If you are like many other business owners, you didn’t start out considering how to make your business sellable. You were too focused on making the company a success to worry about selling it in the future.
However, somewhere down the line, you may want to sell your going concern. It could be time for retirement, or you may want to build something new. Whatever the reason for selling your business, it’s likely that you need to make strategic changes to turn your company into something sellable.
Is your business sellable?
Most company owners see their profitable business and think anyone would be lucky to buy it. That’s probably true – you have something unique and special that you built. However, most investors or entrepreneurs won’t buy a business without these factors:
1. Accessible processes that people can follow.
2. Established systems for operations.
3. A way to transfer the business from functions to proprietary processes.
4. A way to transfer specialized business knowledge.
If you run everything in your company based on your own knowledge and expertise but don’t have a way to transfer that knowledge to the new owner easily, your business likely cannot be sold. Fortunately, there are strategies you can use to make your business sellable.
Here are five strategies to make your business sellable
In a recent interview, Business Success Consulting Group CEO Adi Klevit spoke with Cameron Bell, a Partner at Fairmont Capital Partners, about what characteristics would make a business interesting to his firm. They had an in-depth discussion on this topic, and Cameron shared five strategies any business owner can use to overcome deficiencies in sellability.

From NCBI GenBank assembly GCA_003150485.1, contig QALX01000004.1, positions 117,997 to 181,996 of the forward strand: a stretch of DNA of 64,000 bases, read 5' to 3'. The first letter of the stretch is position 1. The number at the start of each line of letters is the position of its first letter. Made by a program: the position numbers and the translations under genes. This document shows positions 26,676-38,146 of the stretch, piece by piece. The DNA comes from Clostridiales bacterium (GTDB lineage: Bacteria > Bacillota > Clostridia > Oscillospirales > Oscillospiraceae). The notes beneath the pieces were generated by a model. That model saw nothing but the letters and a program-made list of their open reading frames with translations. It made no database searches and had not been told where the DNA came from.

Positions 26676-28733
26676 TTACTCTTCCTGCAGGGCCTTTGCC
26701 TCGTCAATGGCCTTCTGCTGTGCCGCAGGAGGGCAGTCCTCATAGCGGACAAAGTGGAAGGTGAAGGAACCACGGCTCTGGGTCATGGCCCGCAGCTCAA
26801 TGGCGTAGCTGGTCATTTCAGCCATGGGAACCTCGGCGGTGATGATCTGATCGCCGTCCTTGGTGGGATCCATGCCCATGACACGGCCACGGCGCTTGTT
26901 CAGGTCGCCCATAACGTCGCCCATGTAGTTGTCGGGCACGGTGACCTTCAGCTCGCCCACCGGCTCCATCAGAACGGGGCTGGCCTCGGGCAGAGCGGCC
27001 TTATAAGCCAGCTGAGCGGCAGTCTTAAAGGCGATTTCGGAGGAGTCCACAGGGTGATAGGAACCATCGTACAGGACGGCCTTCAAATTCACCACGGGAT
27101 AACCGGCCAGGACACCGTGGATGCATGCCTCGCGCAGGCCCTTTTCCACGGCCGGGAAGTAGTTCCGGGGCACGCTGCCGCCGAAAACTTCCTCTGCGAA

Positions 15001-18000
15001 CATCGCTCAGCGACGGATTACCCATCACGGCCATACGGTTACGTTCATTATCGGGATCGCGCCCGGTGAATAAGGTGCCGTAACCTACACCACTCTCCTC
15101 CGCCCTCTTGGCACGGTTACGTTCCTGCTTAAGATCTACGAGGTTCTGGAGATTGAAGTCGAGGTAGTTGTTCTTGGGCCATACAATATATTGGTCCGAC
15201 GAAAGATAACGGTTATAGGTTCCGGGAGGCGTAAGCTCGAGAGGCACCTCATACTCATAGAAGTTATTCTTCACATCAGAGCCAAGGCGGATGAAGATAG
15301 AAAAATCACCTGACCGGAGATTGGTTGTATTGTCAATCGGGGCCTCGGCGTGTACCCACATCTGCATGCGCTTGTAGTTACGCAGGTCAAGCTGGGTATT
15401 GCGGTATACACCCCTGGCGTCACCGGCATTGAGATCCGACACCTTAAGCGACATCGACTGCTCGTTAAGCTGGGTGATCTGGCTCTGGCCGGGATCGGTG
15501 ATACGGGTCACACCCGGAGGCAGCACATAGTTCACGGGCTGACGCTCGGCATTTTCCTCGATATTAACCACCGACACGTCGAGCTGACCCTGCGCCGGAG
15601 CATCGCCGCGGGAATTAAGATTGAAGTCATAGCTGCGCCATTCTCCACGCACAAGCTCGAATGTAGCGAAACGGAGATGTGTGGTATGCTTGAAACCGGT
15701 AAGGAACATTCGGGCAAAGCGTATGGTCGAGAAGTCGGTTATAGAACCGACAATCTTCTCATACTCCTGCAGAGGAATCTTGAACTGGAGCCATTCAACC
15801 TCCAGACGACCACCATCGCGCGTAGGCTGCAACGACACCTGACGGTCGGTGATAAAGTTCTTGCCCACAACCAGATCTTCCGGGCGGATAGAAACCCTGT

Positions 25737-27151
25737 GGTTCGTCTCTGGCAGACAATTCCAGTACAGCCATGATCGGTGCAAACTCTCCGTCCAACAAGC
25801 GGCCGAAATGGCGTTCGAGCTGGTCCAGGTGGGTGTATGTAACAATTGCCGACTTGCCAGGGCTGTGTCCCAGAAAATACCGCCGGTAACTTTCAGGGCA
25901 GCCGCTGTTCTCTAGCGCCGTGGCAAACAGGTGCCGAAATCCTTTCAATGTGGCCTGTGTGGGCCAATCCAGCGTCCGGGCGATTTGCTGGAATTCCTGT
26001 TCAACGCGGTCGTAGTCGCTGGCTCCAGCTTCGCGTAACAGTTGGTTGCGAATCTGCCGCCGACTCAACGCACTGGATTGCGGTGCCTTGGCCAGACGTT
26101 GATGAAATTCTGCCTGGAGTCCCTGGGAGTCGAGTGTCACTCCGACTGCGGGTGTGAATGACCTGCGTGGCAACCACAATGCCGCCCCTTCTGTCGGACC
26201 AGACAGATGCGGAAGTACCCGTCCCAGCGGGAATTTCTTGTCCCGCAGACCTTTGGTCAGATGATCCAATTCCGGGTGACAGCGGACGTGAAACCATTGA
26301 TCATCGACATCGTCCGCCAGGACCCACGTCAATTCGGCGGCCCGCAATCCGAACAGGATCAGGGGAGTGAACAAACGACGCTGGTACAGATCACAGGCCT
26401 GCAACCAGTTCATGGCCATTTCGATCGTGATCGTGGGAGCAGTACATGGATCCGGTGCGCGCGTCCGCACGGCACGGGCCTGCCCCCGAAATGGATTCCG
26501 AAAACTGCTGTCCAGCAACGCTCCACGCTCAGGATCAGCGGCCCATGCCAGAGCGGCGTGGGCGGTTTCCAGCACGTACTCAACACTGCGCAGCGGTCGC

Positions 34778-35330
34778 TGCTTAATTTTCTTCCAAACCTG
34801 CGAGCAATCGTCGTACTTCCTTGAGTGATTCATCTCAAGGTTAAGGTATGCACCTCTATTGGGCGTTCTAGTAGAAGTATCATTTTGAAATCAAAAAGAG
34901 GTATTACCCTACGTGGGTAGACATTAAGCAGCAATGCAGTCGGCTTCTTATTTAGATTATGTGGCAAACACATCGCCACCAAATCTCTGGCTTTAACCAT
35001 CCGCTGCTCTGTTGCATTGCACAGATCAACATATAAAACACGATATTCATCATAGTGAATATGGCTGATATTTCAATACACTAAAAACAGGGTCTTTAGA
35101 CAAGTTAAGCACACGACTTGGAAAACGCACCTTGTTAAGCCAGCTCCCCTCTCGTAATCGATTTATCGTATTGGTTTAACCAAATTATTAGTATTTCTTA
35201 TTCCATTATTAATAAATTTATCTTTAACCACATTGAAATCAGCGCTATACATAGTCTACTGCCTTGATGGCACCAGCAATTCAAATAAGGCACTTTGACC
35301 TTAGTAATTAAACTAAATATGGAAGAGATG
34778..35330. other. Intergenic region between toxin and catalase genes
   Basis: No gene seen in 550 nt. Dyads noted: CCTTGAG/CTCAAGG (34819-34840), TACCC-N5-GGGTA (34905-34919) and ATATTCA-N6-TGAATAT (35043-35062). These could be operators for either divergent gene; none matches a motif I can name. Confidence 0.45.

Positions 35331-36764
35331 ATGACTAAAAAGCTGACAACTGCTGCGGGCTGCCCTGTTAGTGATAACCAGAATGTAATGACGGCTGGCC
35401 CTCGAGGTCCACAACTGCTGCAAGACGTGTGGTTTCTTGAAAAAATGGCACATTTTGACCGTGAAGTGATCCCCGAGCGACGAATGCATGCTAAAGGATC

These five strategies are:
1. Extract business knowledge.
Many business owners hold all of the knowledge related to the company. This makes any transition between one owner and another completely impractical. The specialized business knowledge needs to be systematically extracted and documented so that others can utilize this information once the owner/seller has transitioned out of the business.
2. Document the processes and procedures of each department.
Businesses don’t run on CEOs alone. Each department has specialized and even proprietary processes and procedures. Often, these are kept in place by the owner/founder, who remembers what everyone does and where everything goes – even if a key employee leaves abruptly. A buyer cannot count on this foreknowledge. Instead, they need documented processes and procedures so they can become familiar with each department and efficiently train new employees on standard company practices.
3. Document the business culture.
Business culture is unique to each company, and every business has specific policies to protect the culture. These may be unspoken – or the culture may constantly be shifting. Add stability to the company and the sale by documenting the business culture and sharing what actions best support that culture. The new owner will want to ensure the culture can survive after the previous owner/seller is not there anymore.
4. Bring in a consultant.
If a business owner has yet to document processes and procedures or create a knowledge transfer system, they should bring in a specialist to extract, document, systematize, and implement processes. A business owner focused on selling their company should consult with specialists to get the documentation work completed.
5. Add a co-partnership clause to the contract.
Agree to co-partner or co-own the company for a period after purchase. This way, the buyer can have hands-on experience running the business and utilize the documentation methods that work for them to understand and document owner/operator processes.
Are you ready to make your company sellable? Get in touch with the team at Business Success Consulting Group! We specialize in process documentation and knowledge transfer.